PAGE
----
Mosul Dam Crisis Fact Sheet

“….in terms of internal erosion potential of the foundation, Mosul Dam is the most dangerous dam in the world… If a small problem [at] Mosul Dam occurs, failure is likely.”

 U.S. Army Corps of Engineers, September 2006

Key Facts

  • The Mosul Dam provides critical irrigation, flood control, and hydropower to NW Iraq
  • Leaks were discovered within months of operation
  • U.S. Army study concludes that the dam is at a “high risk” of failure 
  • Projected loss of life from dam failure 500,000 (U.S. Embassy est. 1.47 million)
  • Only permanent solution is to construct second dam at estimated cost of $2 billion

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Mosul Dam

  • Located on Tigris River in Northwest Iraq 60 km (37 miles) north of Mosul
  • Fourth largest dam in the Middle East with over 11.11 billion cubic meters of storage; equivalent to twice the size of Lake Pontchartrain – the lake that broke the levies in New Orleans
  • Operated by Iraqi Ministry of Water Resources

 

Structural problems

  • Built on soft, dissoluble Gypsum, Anhydrite and karstified limestone bedrock
  • Foundation has been severely eroded by water (karstified)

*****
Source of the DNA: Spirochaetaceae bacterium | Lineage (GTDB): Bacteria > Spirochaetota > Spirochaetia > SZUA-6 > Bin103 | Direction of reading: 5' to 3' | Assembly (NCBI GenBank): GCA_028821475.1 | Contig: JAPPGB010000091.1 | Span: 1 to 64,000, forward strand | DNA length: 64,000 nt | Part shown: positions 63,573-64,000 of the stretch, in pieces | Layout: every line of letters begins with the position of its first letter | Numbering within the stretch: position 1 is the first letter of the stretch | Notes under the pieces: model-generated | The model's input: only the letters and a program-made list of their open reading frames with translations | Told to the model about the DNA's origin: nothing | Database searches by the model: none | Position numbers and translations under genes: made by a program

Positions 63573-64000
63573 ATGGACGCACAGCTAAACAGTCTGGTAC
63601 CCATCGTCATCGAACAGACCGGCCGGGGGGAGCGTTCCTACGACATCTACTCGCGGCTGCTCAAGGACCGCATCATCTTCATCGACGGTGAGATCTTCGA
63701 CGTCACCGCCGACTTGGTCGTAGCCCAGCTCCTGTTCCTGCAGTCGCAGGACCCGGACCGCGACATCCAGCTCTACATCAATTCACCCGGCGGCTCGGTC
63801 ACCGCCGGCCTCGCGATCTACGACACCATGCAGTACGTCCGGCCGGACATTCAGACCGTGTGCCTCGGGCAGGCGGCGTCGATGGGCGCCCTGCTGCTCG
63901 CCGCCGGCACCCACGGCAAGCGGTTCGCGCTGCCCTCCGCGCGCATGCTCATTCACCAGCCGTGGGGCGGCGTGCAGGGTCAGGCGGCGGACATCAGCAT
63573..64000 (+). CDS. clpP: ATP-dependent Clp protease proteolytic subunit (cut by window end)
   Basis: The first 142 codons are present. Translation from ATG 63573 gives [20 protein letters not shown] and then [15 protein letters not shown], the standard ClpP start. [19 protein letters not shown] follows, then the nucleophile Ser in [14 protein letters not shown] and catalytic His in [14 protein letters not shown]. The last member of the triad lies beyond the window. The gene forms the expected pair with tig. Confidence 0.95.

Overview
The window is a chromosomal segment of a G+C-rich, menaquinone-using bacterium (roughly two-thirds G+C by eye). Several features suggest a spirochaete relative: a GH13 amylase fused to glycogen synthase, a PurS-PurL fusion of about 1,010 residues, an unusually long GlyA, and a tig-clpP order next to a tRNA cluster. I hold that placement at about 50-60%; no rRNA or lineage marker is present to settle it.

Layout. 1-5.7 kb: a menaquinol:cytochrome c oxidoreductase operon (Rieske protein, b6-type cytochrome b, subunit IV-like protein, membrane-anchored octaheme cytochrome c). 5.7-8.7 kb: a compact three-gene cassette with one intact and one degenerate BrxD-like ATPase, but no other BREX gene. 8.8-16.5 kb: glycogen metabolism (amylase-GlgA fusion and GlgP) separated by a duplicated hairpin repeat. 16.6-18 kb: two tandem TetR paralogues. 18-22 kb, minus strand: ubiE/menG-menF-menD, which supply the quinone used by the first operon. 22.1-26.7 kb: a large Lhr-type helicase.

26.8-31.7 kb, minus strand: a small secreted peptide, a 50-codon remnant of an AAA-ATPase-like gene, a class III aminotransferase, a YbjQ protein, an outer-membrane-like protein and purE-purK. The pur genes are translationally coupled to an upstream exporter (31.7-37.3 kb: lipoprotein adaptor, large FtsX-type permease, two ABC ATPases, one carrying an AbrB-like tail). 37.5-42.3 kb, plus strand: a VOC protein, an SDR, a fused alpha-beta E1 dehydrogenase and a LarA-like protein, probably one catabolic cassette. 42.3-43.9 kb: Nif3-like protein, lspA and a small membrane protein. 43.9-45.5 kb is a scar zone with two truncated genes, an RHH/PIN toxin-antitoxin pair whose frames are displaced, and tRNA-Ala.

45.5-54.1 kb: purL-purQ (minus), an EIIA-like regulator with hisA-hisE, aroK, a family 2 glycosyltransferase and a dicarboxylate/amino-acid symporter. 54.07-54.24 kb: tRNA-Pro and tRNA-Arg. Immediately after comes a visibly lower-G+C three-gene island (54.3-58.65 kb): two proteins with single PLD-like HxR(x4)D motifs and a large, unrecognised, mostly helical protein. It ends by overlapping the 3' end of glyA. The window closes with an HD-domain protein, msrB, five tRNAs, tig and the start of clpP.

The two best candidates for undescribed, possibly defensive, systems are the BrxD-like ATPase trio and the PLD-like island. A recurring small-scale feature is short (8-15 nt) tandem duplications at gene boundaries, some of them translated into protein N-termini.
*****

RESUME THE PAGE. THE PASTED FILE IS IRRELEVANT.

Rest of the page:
• Short-term solution has been constant mass-scale grouting (cement filling)

 

Safety concerns

  • Dam’s safety problems concealed by Ministry until a post-2003 US Army Corps of Engineers investigation
  • The study reports that grouting is not a viable long-term solution
  • Study reports that the soft Gypsum and Anhydrite foundation will collapse from dam weight and water erosion
  • Only permanent solution is to build a second dam at cost of $2 billion

 

Consequences of the Dam failure

  • Projected loss of life from total dam failure is 500,000 (the U.S. Embassy in Baghdad have even estimated that this could grow to 1.47 million without adequate evacuation)
  • The initial wave will peak at 55m (180 ft) and reach Mosul city within 4 hours of dam failure
  • Floodwater will reach the capital city within 38 hours and will inundate a 261km (138 miles) area of Baghdad 10 hours after that
  • Flooding will eventually stop 700km South of dam (15 miles south of Baghdad) after 48 hours, having caused an “enormous” loss of life and property
  • PM Al-Abadi’s government has downplayed safety risk and rejected new dam construction

 

History

  • Originally called Saddam Dam, construction began in 1981 and made operation by 1986
  • A Ba’athist Party deputy under Saddam chose the sit to bring jobs to Mosul
  • Daesh (IS) captured the dam for several weeks in July 2014, generating concerns of a planned demolition
  • Currently, Daesh is in control of Mosul city 50km (30 miles) SE of the Dam

 

 

Taken From a Report on “Geological and Engineering Investigations of the World’s Most Dangerous Dam” Report by Dr. Al-Ansari

 

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